Lot, primarily, that which falls to any one as his portion or destiny; hence, a die or anything used in the determination of fortunes and events by chance. This method of divination, in some form, and for different purposes, has been almost universally known. Among the Hebrews, the land of Canaan was divided by lot, as were the cities which were distributed among the priests and Levites. The casting of lots is also mentioned in connection with other important private and public transactions. The Greeks and Romans were accustomed to divine auguries from lots, by having each of them marked with a prophetic verse or other inscription. They also opened the works of the poets, as Homer, Euripides, or Virgil, at hazard, and regarded the passage on which their eye first fell as an oracle. The Bible has been used in this latter method, but the practice has been denounced by several councils. Election by lot prevailed in the Christian church at an early day.
Lot, son of Haran, and nephew of Abraham. His history is related in Gen. xi.-xix. With his grandfather Terah and his uncle Abraham he went from Ur of the Chaldees to Haran, and thence with the latter to Canaan. With Abraham he took refuge in Egypt from a famine, and with him returned to Canaan. Here quarrels arose between the shepherds of Abraham and those of Lot, because they had not room enough together for their increasing flocks. Abraham proposed a separation, and generously left to his nephew the choice of the location. Lot chose for himself the well watered region of the Jordan, and his flocks pastured as far S. as Sodom. Thus he was involved in the fate of the kings of that region, when they strove to make themselves independent of Chedorlaomer, the king of Elam; he was carried away captive, but was rescued and brought back by Abraham. He now fixed his abode in Sodom. The ten righteous for whose sake the Lord had promised Abraham not to destroy the city not having been found, two angels came to Lot and warned him to escape. He accordingly fled to Zoar, which was preserved as a refuge for him, with his wife and two daughters, whose husbands, with whom they had not yet cohabited, refused to accept the warning.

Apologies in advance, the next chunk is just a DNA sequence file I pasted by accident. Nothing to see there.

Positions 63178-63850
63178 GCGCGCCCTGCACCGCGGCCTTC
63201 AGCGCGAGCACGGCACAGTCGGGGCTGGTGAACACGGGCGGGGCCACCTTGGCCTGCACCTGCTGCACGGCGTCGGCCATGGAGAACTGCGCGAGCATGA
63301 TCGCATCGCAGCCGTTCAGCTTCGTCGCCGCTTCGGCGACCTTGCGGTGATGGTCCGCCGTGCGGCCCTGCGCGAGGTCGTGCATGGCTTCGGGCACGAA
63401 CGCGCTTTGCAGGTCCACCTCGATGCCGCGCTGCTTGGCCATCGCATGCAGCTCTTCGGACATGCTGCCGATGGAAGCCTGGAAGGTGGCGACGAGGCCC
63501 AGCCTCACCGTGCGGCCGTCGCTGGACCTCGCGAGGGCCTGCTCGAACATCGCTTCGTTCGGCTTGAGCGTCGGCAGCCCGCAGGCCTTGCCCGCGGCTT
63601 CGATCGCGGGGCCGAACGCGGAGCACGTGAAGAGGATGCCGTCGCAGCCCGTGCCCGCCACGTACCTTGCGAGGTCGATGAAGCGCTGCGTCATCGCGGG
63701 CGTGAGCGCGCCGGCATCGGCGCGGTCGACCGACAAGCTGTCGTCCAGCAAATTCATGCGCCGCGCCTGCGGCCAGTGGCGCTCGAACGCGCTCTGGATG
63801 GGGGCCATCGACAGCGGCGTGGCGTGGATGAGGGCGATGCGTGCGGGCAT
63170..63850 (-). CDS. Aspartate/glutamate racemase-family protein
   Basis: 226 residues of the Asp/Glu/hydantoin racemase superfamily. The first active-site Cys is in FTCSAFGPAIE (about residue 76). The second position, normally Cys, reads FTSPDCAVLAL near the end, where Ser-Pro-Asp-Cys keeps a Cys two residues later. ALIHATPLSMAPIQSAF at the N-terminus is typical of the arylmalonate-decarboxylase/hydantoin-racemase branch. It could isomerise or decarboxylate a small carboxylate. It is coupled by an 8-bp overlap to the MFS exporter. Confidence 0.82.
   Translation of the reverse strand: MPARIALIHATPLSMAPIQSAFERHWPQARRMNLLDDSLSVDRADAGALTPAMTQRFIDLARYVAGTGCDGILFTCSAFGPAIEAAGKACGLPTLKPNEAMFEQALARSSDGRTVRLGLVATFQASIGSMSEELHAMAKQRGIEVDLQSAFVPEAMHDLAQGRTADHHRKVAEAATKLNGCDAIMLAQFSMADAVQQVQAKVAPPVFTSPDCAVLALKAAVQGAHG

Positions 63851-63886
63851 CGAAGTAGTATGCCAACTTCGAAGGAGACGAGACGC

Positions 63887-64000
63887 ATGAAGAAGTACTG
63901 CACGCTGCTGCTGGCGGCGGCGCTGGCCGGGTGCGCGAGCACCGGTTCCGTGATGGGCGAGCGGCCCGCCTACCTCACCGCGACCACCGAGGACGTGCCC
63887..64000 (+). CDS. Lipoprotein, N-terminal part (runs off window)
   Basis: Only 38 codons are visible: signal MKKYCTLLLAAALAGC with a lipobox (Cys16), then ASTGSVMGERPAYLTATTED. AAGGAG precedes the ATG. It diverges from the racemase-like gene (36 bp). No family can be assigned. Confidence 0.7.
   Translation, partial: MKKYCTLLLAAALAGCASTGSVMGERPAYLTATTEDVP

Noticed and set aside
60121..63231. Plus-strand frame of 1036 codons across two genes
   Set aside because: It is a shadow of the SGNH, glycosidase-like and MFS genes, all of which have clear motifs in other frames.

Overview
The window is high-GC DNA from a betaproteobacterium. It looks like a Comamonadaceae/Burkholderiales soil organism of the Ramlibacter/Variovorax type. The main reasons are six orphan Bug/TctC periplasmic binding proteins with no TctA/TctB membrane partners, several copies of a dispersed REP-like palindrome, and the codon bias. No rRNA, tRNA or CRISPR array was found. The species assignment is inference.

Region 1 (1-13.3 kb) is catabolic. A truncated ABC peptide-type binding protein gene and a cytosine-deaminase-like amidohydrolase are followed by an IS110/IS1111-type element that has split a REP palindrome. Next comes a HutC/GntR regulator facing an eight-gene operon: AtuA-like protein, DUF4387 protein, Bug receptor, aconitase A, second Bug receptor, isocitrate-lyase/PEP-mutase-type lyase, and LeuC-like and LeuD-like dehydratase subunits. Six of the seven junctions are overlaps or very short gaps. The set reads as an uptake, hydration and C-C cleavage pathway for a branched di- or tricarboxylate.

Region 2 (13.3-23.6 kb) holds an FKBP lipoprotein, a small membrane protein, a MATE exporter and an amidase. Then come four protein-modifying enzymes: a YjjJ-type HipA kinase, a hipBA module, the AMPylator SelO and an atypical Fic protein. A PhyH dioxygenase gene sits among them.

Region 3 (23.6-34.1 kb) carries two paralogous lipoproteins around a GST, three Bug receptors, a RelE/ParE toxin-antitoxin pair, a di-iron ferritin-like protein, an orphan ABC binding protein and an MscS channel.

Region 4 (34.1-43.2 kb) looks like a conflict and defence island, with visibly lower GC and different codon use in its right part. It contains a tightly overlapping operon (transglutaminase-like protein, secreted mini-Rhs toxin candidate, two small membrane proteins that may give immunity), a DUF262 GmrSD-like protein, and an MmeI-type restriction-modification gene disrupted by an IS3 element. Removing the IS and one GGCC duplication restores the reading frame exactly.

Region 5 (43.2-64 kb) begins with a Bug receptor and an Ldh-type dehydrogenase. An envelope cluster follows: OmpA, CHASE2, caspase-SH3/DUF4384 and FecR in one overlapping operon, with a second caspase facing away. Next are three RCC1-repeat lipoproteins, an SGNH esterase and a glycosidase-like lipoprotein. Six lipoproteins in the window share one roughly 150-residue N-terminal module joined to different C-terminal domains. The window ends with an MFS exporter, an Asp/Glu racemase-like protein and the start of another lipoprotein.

Then the narrative adds: " But his wife looked back from behind him, and she became a pillar of salt;" a passage which has received many conjectural interpretations. Lot afterward fled from Zoar to the neighboring mountains, and dwelt with his daughters in a cave. The latter, apprehensive lest their race might die out with them, made their father drunk with wine, and became by him the mothers of Moab and Ammon, the progenitors of the Moabites and Ammonites. Mohammedan tradition says that Lot was sent to the inhabitants of the five cities as a preacher of warning, and attaches his name to the cities. The local name of the Dead sea is Bahr Lut, sea of Lot.
Lot, a river of France, which rises in the department of Lozere on the west of the Ce-vennes, pursues a westerly course through the departments of Aveyron and Lot, and joins the Garonne at Aiguillon, in Lot-et-Garonne, after a course of about 250 m., of which about 180 m., commencing at Entraigues, are navigable. Its chief affluents are the Coulagnes, Truyere, and Cele on the right, and the Dourdon on the left.
Lot, a S. W. department of France, in Gui-enne, bordering on Correze, Cantal, Aveyron, Tarn-et-Garonne, Lot-et-Garonne, and Dor-dogne; area, 2,012 sq. m., pop. in 1872, 281,-404. The surface is mainly an extensive plateau of limestone, with an average elevation of 1,500 ft. above the sea, traversed in all directions by ridges of hills rising to a height at the most elevated point of 2,500 ft., and toward the east abutting on the mountains of Cantal, and drained by the rivers Lot and Dordogne. The deep soils of the lower grounds produce wheat, maize, barley, and oats; and the river slopes are planted with vines. The best wine is that of Cahors and Grandcoustant. The mulberry tree is cultivated for silkworms, and truffles, known as truffles de Perigord, form an important export. The principal fruit is prunes, the drying and preparation of which form an important branch of industry. Minerals and manufactures are of little importance. It is divided into the arrondissements of Cahors, Figeac, and Gourdon. Capital, Cahors.